Weightman caught this terrible disease while visiting the poor and sick of Haworth. Young and strong, he fought off death for two weeks. The Brontë men visited him in his illness, although Branwell fell to pieces in sorrow. The Reverend Brontë remained strong, however. He prayed with the dying curate and listened to what was on his mind. When the time came, the older man “saw him in tranquility
close his eyes on this bustling, vain, selfish world.” Moreover, “I may truly say,” he concluded, “his end was peace, and his hope glory.”
Anne, still working for the Robinsons at Thorp Green, wrote a poem comparing Weightman’s brief, sunny life to a dazzling morning cut short by clouds and rain. She consoled herself with the thought that:
If few and short
the joys of life
That thou on earth couldst know,
Little thou knew’st of sin and strife
Nor much of pain and woe.
And yet I cannot check my sighs,
Thou wert so young and fair,
More bright than summer morning skies,
But stern death would not spare.
The people of Haworth had so loved Weightman that they paid for a monument to him that was placed in the church. Its inscription praised Weightman’s “orthodox principles,
active zeal, moral habits, learning, mildness, and affability,” as well as “his useful labours.”
Martha Taylor, Mary’s sister, became the next young person to die unexpectedly, after contracting an illness that most likely also was cholera. Throughout Martha’s sickness, Mary “was to her more
than a mother—more than a sister: watching, nursing, cherishing her so tenderly, so unweariedly,” Charlotte informed Ellen Nussey. Martha died on October 12, at age twenty-three, and was buried in the Protestant cemetery in Brussels. Charlotte and Emily walked with Mary to see Martha’s grave, and Charlotte told Ellen that their friend was coming to terms with her sorrow. Mary appeared “calm and serious now.” There were no more “bursts of violent emotion, no exaggeration of distress.” Mary arranged to go to Germany to teach English at a school for boys. This was a daring move; for a lady to instruct schoolboys went against the accepted rules of propriety in England. Miss Wooler heard about Mary’s plan from Ellen, and she disapproved.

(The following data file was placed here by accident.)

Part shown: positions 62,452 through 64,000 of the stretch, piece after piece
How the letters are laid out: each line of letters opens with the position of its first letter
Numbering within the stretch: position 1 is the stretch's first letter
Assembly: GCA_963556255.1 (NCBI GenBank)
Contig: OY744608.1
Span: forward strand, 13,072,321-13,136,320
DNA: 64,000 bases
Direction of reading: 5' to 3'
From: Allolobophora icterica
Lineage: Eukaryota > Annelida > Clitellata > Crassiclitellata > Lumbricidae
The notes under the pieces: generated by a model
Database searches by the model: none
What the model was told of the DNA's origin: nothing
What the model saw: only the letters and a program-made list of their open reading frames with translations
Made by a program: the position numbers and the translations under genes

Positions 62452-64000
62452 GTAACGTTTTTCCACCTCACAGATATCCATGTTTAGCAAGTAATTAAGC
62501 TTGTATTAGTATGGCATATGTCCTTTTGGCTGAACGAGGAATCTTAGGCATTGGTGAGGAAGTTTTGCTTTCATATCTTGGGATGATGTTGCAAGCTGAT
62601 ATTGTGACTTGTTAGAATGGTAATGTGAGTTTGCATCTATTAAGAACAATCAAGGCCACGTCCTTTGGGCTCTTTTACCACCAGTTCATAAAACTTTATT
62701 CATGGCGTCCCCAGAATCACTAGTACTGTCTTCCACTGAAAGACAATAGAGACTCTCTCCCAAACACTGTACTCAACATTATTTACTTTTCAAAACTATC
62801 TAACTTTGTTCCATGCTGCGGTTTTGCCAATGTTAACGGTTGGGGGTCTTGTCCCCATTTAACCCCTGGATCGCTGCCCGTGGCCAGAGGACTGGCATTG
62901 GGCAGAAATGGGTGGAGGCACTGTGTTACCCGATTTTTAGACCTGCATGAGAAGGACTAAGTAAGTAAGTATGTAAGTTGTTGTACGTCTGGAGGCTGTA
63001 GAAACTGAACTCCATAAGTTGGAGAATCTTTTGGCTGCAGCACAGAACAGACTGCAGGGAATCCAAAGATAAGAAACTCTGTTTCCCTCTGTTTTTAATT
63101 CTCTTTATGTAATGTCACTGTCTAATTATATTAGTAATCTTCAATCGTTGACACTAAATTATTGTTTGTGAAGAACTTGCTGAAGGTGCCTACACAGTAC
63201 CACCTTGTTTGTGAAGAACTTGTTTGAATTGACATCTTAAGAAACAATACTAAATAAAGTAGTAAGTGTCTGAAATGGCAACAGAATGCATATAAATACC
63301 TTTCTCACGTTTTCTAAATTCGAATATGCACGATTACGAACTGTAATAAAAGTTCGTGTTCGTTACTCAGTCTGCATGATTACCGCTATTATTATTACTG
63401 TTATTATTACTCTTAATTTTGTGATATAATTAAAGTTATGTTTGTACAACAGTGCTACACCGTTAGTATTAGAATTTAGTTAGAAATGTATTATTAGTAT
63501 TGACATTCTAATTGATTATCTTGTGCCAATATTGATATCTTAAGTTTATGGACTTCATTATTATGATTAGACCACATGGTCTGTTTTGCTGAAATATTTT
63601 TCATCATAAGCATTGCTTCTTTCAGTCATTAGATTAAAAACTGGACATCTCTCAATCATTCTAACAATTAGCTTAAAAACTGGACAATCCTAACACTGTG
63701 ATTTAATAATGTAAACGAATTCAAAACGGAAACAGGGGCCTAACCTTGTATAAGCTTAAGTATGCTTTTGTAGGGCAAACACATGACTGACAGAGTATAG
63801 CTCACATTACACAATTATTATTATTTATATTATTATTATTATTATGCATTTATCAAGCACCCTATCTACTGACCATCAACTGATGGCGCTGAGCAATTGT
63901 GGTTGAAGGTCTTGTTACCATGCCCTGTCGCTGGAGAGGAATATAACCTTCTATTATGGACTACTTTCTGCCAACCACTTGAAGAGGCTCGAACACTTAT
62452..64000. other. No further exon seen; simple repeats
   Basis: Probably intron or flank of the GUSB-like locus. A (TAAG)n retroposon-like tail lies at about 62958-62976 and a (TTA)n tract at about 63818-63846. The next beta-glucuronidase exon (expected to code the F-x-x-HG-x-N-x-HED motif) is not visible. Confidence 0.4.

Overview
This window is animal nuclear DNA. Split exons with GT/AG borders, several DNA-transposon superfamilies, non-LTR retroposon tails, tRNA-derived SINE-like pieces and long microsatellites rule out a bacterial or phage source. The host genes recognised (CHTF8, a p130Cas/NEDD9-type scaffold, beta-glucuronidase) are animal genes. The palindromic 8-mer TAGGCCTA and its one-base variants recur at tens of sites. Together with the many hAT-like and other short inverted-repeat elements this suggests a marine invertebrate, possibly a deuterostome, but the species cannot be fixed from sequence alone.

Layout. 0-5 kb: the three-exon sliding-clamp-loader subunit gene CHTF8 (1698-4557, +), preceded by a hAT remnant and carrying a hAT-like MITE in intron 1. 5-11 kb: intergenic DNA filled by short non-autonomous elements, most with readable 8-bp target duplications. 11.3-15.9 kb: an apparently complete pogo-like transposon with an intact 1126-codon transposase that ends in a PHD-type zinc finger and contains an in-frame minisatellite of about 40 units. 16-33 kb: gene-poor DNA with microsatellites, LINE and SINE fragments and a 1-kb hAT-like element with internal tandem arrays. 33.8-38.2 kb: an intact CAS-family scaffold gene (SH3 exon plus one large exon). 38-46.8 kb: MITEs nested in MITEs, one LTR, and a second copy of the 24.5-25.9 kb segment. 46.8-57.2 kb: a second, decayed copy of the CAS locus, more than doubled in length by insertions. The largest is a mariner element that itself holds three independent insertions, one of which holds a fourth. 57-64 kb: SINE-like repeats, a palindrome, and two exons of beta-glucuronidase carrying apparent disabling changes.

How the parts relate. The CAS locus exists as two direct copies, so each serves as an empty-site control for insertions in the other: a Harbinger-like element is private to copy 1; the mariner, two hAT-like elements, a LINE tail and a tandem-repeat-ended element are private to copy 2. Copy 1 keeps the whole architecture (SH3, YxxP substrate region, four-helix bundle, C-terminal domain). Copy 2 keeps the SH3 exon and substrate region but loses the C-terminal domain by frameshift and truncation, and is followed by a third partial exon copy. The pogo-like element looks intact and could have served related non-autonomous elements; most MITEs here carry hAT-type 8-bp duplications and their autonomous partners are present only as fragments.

As Mary made ready to leave, another letter from Haworth told Emily and Charlotte that Aunt Branwell was ill and near death. The sisters left for home immediately. They hoped to see for one last time the woman who had devoted her life to their care, but this was not to be. They reached the parsonage on November 2, just missing Aunt’s funeral. She had died painfully of a blocked intestine on October 29.
A similar letter had brought Anne home from the Robinsons, so for a few weeks the Brontës were together in their grief. Branwell, the most emotional, felt the loss most keenly. The moans of his dying aunt’s nighttime suffering played over and over in his brain. “I have now lost
the guide and director of all the happy days connected with my childhood,” he lamented to his friend Francis Grundy.